California paid slightly more Tuesday to entice buyers to a general obligation bond sale than it did just four months ago, but strong demand by both institutions and individuals may bode well for the state's planned sale of $12.5 billion in electricity bonds, traders said.
Merrill Lynch & Co. led an underwriting group that submitted the winning bid for the $1-billion offering Tuesday. The average interest rate paid by the state was 5.11%, or 0.30 point above the cost of general obligation bonds California issued in February.
Yields on long-term bonds in general are above their February levels, analysts noted.
"It was a solid showing and underscores the fact that despite the recent ups and downs California remains a credible credit," state Treasurer Phil Angelides said.
The bonds were closely watched as a sign of how the market views California in light of the energy crisis and recent downgrades of the state's credit rating on Wall Street.
Tuesday's deal "went very well," said Robert Gore, a veteran municipal bond trader at brokerage firm Crowell Weedon & Co. in Los Angeles. "Merrill had pre-sold a lot of it" to investors, a signal of strong demand, Gore said.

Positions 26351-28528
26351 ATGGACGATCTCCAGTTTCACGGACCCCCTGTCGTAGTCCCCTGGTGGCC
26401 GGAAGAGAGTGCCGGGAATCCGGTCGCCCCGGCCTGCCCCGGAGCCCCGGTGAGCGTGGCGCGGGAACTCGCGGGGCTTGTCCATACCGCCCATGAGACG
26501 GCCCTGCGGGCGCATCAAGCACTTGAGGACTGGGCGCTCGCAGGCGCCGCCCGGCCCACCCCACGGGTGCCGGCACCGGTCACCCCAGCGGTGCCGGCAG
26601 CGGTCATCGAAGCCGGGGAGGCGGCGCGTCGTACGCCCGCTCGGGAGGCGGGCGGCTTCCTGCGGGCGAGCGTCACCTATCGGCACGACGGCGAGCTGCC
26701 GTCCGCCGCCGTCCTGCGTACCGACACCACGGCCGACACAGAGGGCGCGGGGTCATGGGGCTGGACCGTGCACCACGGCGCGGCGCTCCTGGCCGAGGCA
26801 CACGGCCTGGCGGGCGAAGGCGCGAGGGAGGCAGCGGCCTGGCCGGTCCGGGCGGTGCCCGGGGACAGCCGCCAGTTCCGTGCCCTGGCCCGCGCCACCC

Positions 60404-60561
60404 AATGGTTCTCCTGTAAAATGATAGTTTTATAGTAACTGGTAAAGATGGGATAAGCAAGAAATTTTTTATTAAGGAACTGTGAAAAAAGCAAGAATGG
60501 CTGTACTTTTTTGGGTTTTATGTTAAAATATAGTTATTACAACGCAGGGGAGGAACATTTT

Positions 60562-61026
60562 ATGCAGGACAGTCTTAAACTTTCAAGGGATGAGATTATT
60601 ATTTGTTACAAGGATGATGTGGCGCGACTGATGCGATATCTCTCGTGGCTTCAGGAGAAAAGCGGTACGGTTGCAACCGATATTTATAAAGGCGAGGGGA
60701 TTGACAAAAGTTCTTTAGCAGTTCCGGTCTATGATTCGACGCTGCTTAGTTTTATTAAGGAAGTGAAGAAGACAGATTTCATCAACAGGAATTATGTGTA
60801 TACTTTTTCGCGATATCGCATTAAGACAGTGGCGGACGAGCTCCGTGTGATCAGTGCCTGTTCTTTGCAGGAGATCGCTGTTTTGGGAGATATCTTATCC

Tax-free yields on the offering ranged from 3.95% on bonds maturing in five years to 5.35% for the 20-year maturity and 5.45% for the 30-year issue, traders said. Bond proceeds will pay off other debt and finance infrastructure projects.
Analysts say it still isn't clear what kind of yields the state will have to pay on the record electricity revenue bond issue to be sold in August or September. The bonds will reimburse the state for the more than $7 billion it spent to purchase electricity for California utilities over the last year. The bonds will be repaid with charges paid by electricity consumers during the next 15 years.
"We have a lot of work to do to get the structure established on the energy bonds to attract buyers," Angelides said.